Science!

Some science items for today:

With race front and center in every news cycle, it’s good to be prepared for encounters with those who insist that race is “only a social construct” (many of whom also spend all their waking hours totting up accounts of how one race is doing compared to another). Readers of this blog will know that our editorial position is quite the opposite: that cultures are part of the “extended phenotype” of different human populations, and so it’s more accurate to say that societies are racial constructs, rather than the other way round. (This is because, as John Derbyshire has succinctly put it, different human groups “are bound to express different statistical patterns on any heritable traits, which would include traits of behavior, intelligence, and personality.”)

You may run into a particular, brainy subset of such people who will, in support of their belief in human universalism, produce Richard Lewontin’s famous observation that genetic markers vary more within populations than between them. This is true — but it misses the point so dramatically that the wishful generalization he erected upon it has now come to be known as Lewontin’s Fallacy. (You might also hear about Stephen Jay Gould’s antiracist tract The Mismeasure of Man, which has now been so thoroughly discredited that it is held up as a sterling example of exactly the sort of scientific bias that the book had purported to expose.)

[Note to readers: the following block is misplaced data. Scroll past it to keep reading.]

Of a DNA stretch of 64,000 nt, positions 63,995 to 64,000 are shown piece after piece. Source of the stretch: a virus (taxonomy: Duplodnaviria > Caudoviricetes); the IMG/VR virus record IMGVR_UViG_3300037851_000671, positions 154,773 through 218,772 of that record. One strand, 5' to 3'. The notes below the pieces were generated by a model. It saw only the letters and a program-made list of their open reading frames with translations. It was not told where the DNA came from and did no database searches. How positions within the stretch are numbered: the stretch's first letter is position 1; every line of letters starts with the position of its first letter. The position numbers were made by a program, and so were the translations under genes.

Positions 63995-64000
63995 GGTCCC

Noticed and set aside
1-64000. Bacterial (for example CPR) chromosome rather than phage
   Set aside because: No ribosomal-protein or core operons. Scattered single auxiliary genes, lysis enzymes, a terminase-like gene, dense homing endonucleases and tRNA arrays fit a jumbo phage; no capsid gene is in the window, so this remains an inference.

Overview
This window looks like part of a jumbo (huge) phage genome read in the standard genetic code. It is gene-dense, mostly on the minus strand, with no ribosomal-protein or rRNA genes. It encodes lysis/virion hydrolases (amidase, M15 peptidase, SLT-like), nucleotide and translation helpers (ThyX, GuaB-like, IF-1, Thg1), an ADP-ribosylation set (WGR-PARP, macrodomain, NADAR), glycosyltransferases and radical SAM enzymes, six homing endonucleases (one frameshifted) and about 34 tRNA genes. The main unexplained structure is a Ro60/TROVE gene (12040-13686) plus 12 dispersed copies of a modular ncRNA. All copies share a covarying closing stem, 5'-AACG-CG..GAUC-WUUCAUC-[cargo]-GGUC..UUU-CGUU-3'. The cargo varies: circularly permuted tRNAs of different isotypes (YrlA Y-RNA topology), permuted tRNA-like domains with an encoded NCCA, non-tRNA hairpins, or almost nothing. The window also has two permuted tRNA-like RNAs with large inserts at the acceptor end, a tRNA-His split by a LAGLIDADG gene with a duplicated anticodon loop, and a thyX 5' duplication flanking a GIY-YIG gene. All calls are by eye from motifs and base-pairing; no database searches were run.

The problem with Lewontin’s claim is that it examines only particular genetic markers, which indeed can vary broadly within groups. What it overlooks, though, is that what distinguishes populations are correlations between large numbers of markers — and when one surveys the genome more inclusively, populations are easily differentiated by these patterns of correlation. (Which is, of course, exactly what you’d expect: given the obvious differences in their phenotypes, it would be odd indeed if there weren’t a consistent way to distinguish, say, a Korean’s genome from a Dinka’s.)

Here, then, courtesy of the Unz Review, are two good items on Lewontin’s Fallacy, from Peter Frost and Razib Khan.

Perhaps the simplest argument against Lewontin’s Fallacy is to point out that if what he says is true, then it should be well-nigh impossible to determine population-group ancestry by DNA — but of course companies like 23 And Me do this very successfully, with ever-increasing precision.

Race is fluid, and like everything else in Nature it has fuzzy edges, but it is most certainly real. It is no more of a “social construct” than sex, or intelligence. But do keep in mind, as the tireless scholar hbd*chick reminds us:

there’s more to human biodiversity than just racial differences!

Next up, here’s a related item about genetics and parenting.

Moving on to other topics, here’s something I hadn’t heard about before: hyperuniformity. The messy boundary between order and chaos is an interesting place.

Here’s a puzzling item for you: a man with almost no brain at all. (He’s no genius, but to quote Dr. Johnson: “It is not done well; but you are surprised to find it done at all.”)

Finally, with hat-tips to our commenter Henry, here are two items: Global E-mail Patterns Reveal “Clash of Civilizations”, and a new theory of life.

Related content from Sphere

15 Comments

  1. Asher says